Today published an article on 24 May, “Going through REACH alone might not work”.
The headline is about as close as we will get to the People's Action Party admitting that the crown jewel of its engagement efforts since the dawn of Goh Chok Tong's consultative style of government has really fallen flat on delivery.
But the key reason why REACH remains ineffective is not that it does not reflect ground sentiment. Rather, REACH has failed chiefly because the ruling party has done little more than let it be a sounding board for the people without a clear plan for it to a) have an organised system of honest two-way engagement, and b) be the same platform for closing the feedback loop, if at all.
Zaqy Mohamad puts it best, but still mildly, when he said, ”to have all Government communications only go through REACH is very difficult because online space is so diverse”. The online world is not just diverse. It is no-nonsense and unforgiving, intimately personal, and voluntarily generates synergy and evolution of ideas.
I could give a blow-by-blow elaboration of what each of these qualities mean, but suffice to say that the PAP, and by extension REACH as a consultative platform, has not been able to accept hard criticism, empathise with the direct needs and aspirations of citizens, and keep up with the growth and emergence of a groundswell of differing positions on problems identified and solutions proposed.
REACH remains a black-hole, and the ruling party has been happy to let it be that way. This has resulted in a growing distrust of the channel, chiefly by the online community, which ironically is the key group that the ruling party needs to build trust with.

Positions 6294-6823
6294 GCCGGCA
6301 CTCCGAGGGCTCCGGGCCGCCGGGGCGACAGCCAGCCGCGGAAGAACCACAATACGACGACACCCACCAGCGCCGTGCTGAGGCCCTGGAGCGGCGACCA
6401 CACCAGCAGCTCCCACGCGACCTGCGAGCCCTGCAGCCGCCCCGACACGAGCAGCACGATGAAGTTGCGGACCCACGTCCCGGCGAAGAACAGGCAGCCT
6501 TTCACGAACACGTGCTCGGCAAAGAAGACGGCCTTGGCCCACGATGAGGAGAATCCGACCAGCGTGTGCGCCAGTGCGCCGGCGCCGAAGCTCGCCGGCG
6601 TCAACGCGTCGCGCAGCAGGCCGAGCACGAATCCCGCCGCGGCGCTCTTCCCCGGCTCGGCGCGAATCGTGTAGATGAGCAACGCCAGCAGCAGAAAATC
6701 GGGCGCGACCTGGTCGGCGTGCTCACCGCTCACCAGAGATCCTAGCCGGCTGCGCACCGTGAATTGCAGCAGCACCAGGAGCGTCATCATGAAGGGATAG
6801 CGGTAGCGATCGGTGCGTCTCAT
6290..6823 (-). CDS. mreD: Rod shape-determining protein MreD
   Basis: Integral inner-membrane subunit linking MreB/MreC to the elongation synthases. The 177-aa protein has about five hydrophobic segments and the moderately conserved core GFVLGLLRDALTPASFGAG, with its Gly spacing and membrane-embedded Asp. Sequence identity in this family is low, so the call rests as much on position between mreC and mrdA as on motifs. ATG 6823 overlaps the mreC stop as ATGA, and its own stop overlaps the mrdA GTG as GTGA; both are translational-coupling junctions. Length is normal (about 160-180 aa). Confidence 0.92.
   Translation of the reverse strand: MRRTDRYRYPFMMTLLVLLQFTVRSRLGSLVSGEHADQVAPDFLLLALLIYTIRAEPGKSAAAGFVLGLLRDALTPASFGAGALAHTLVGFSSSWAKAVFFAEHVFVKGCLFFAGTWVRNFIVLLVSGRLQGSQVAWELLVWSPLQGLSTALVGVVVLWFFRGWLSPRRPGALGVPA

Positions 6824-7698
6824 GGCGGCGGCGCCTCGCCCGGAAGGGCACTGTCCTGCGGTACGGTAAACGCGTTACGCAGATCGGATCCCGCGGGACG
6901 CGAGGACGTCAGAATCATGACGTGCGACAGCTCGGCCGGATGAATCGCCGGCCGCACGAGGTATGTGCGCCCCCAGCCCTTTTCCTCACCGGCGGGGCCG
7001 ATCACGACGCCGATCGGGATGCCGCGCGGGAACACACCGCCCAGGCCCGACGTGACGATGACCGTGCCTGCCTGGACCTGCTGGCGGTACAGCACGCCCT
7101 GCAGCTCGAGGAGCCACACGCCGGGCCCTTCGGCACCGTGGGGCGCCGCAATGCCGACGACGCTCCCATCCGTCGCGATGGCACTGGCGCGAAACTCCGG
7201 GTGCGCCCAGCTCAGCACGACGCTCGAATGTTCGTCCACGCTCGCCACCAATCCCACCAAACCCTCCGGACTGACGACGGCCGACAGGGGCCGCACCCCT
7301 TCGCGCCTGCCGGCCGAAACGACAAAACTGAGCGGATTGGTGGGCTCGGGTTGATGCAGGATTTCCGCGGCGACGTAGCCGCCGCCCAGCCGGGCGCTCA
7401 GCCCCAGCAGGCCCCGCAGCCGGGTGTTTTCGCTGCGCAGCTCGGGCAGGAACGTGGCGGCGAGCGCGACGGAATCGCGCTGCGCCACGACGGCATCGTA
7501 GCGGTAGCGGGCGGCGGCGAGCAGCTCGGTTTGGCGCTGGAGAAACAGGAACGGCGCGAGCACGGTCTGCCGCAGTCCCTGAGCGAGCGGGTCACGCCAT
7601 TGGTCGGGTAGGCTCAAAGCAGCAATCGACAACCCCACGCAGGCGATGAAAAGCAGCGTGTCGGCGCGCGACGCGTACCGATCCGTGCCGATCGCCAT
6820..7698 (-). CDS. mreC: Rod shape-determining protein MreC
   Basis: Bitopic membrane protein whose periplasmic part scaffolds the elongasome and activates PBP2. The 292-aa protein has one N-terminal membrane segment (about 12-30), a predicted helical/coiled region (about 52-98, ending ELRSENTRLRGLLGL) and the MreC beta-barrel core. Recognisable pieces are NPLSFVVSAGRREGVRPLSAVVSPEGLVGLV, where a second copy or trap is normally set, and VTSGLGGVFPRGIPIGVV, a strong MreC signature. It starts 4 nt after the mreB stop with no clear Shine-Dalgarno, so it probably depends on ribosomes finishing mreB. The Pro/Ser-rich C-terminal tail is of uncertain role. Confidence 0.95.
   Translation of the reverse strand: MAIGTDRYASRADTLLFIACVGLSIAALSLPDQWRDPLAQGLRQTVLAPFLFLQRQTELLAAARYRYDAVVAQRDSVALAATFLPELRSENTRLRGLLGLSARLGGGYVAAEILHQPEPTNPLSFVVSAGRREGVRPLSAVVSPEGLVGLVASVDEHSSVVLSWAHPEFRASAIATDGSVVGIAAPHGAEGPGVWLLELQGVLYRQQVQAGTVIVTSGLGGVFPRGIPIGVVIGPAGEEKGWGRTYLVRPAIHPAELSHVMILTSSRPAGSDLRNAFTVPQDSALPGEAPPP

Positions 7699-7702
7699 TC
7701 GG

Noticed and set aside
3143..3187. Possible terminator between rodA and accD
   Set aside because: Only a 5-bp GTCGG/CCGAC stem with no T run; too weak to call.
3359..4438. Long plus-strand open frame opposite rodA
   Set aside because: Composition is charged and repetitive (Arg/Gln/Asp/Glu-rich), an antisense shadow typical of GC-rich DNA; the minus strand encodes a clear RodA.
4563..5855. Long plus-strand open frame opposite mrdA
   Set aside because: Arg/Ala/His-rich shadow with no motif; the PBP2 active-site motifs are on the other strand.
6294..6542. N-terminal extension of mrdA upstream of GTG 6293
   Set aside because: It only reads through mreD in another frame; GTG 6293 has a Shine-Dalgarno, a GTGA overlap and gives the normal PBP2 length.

Instead, terms such as “astroturfing” and “wild wild web” has been used when proposals are at odds with the set policy direction. The result has been a distancing of the online community, who migrate their woes and aspirations to their own communities. At one end of this larger online realm beyond REACH, civil society is built independently, which contributes to the progress of the nation without contributing to the sanctioned national conversation. At the other end, perceived futility festers and is reflected in the finale of democratic choices – the ballot box.
Today, the PAP (by choice) and the public service (likely by grudging adherence) is so far behind in cyberspace, that they have lost the momentum and trust that is needed to be effective. To get back in this circle of trust, the steps to take will be phenomenal, by overcoming ideological barriers as much as by physical effort.
Yes, you heard me right. The political elite has squandered its chances of building an honest and consultative position online, picked its fights as it sees fit, and practically ignored the validity of online communities instead of establishing itself as part of it. It has placed itself in a position of self-appointed supremacy, when the online world demands precisely a community where social position matters little. It will now have to struggle, perhaps grovel, more than twice as hard as it had originally thought needed, if it wishes to enter cyberspace.
Yes, you heard me right again. Enter, not re-enter. The political elite has never stepped into the online world before. So far, it has created its own little playgrounds, at best some playgrounds with a token thin line to the carnivals of reality beyond their safe fences. It has realised, hopefully not too late, that it is paying the price for its arrogance. Hence, all the recent promises to listen to the people.